Investors interested in global stocks will find at least one similarity to the U.S.: Consumer staples is a sector to bet on now. Rajiv Jain, manager of international investing for the Vontobel funds, sees that arena as offering "a lot of value," and thus the Vontobel International Fund (VNEPX) is currently about one-third in consumer staples.
Jain adds, however, that diversification is still the key to success. Beyond that, he says, "We're looking for things that have been hit and are near a bottom." Around 40% of the international fund is invested in Britain, but it has recently been buying in South Korea. He points out, though, that he invests in a stock he likes, not in the country per se.
These were a few of the points Jain made in an investing chat presented May 1 by BusinessWeek Online on America Online, in response to questions from Karyn McCormack of BW Online. Following are edited excerpts from this chat. A complete transcript is available from BusinessWeek Online on AOL, keyword: BW Talk.
Q: Rajiv, are you seeing many values in foreign markets these days?
A: Looking on a global basis, it's hard to say that we're not finding any value, because there's always something going on somewhere. We're looking for things that have been hit and are near a bottom. We've found a lot of value in consumer staples.
We look for high-quality growth in companies that have generated high return on equity and have high-quality assets. Our international fund is around a third in consumer staples globally. Britain continues to be a place where we've found a lot of value in the European context. We have around 40% of the Vontobel International Fund in Britain.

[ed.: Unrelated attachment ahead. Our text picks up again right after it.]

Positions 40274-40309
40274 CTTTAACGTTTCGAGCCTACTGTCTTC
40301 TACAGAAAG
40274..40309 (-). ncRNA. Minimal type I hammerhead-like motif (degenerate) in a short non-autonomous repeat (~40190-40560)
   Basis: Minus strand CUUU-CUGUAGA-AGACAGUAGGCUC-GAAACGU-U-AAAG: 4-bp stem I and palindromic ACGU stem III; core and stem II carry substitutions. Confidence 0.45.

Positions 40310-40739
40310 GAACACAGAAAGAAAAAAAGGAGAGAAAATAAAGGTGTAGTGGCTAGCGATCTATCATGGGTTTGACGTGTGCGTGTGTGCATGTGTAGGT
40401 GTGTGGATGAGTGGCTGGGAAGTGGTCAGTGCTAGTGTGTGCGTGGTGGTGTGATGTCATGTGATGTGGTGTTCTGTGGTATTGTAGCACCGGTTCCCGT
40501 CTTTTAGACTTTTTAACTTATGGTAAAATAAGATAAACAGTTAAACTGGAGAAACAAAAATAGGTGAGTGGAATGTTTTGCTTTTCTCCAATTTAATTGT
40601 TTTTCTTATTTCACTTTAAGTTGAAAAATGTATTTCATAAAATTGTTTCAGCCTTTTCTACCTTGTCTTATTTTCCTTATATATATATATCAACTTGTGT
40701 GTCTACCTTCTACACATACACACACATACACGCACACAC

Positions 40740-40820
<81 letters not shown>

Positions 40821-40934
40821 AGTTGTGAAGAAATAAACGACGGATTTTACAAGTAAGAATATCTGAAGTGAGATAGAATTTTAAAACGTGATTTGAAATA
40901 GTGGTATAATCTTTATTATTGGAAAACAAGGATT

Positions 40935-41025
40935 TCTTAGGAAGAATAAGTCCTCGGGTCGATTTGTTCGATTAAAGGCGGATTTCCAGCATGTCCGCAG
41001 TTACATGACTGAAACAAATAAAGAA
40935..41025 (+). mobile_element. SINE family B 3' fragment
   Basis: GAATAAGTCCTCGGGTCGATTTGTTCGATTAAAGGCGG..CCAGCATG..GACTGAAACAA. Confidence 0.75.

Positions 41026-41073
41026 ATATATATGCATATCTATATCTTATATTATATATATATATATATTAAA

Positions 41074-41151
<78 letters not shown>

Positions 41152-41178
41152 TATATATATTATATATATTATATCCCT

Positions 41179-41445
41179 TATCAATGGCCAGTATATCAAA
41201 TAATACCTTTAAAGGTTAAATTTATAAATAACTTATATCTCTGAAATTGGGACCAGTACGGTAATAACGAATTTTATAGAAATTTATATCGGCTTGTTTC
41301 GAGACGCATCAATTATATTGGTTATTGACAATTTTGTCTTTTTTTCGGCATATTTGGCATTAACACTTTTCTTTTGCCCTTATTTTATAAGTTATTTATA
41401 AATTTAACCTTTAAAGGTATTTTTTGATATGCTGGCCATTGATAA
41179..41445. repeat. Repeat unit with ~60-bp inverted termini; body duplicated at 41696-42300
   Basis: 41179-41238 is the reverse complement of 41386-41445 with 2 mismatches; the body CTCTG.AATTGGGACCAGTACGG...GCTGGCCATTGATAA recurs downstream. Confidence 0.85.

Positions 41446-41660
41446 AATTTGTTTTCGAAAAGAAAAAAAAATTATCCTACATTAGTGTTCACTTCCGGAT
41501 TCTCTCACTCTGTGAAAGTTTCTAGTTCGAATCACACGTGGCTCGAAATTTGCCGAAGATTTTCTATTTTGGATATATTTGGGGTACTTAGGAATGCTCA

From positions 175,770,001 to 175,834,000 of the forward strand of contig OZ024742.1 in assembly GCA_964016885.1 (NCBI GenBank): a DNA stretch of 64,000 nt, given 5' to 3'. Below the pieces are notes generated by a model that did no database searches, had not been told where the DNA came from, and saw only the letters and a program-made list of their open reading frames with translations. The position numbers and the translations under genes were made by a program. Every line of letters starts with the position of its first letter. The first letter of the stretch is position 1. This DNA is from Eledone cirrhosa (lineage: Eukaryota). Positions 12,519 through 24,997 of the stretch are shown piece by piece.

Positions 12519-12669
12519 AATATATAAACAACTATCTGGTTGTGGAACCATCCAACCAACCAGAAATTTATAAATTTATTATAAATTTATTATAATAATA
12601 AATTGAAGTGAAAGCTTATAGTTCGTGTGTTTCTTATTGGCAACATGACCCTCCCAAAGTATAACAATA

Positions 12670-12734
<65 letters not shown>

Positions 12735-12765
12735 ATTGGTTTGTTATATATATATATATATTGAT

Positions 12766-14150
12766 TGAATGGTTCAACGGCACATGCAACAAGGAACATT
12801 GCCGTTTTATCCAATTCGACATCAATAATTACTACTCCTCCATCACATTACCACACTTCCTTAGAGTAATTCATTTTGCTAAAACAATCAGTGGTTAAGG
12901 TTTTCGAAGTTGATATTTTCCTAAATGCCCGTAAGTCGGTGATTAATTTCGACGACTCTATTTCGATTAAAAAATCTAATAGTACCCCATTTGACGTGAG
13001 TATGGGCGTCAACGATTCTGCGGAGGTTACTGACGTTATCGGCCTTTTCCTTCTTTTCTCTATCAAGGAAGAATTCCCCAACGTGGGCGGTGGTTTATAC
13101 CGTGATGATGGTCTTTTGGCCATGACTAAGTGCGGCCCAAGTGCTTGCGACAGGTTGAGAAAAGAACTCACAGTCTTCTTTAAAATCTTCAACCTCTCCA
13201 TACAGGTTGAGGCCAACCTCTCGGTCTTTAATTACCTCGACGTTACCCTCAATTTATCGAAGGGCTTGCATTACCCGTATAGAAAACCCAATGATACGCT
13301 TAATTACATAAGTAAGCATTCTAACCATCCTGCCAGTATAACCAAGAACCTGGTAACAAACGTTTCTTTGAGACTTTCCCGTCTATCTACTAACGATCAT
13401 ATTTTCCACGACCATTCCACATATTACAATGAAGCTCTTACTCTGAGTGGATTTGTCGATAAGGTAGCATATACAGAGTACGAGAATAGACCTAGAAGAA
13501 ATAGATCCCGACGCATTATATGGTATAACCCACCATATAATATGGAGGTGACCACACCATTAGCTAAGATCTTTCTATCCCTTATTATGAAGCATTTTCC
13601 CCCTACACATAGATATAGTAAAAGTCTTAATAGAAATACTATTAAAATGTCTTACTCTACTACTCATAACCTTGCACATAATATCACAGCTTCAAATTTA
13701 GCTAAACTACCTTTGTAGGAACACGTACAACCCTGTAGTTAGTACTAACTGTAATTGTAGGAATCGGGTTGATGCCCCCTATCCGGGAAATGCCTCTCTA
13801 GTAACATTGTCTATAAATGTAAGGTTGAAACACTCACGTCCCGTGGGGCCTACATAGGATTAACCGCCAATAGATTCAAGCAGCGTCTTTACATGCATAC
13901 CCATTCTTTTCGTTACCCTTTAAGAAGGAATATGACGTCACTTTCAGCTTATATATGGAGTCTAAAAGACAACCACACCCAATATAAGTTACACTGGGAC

Q: What other markets do you like besides Britain?
A: At Vontobel in New York, everything is based on pure bottom-up picking. If you like something in the U.K., it's because you like a stock, not because you like the country. A big part of our index is in Hong Kong, but there are complications because of the SARS issue. We recently added Esprit, and most of the money they make comes from Europe and the U.S. They've been growing in double digits for the last few years and will likely be up 15% this year. So the stock doesn't have much to do with Hong Kong per se, but the recent sell-off made it easy for us to get in.
The other country that we've actually been net buying in is South Korea. There's always a reason why markets start going down, and recent buying activity has been created because of the North Korean issue. What that means is that things are cheap, and there are a couple of names that we like (but owned for some time already).
The biggest one is Amore Pacific Corp.... It's the largest cosmetics company -- 30% market share. It's selling at 6 times earnings. Customers tend to be loyal to their brands when they use cosmetics, even if prices change, so there's high customer loyalty and high barriers to entry for new competitors. We have nearly 5% of our fund in South Korea. We've got a lot of [investments in Asia]. In Europe we've got a lot in Spain, Switzerland, and the Netherlands.
Q: What's your take on how SARS will affect the Asian markets and economies?
A: In my humble opinion, because these things are so unpredictable, looking at similar things that have happened before -- for example, Chernobyl in Russia -- I don't believe there will be any long-term impact. This quarter will be hit, but even 12 months down the line, I don't think there will be any impact. It's more of a hiccup than a theme.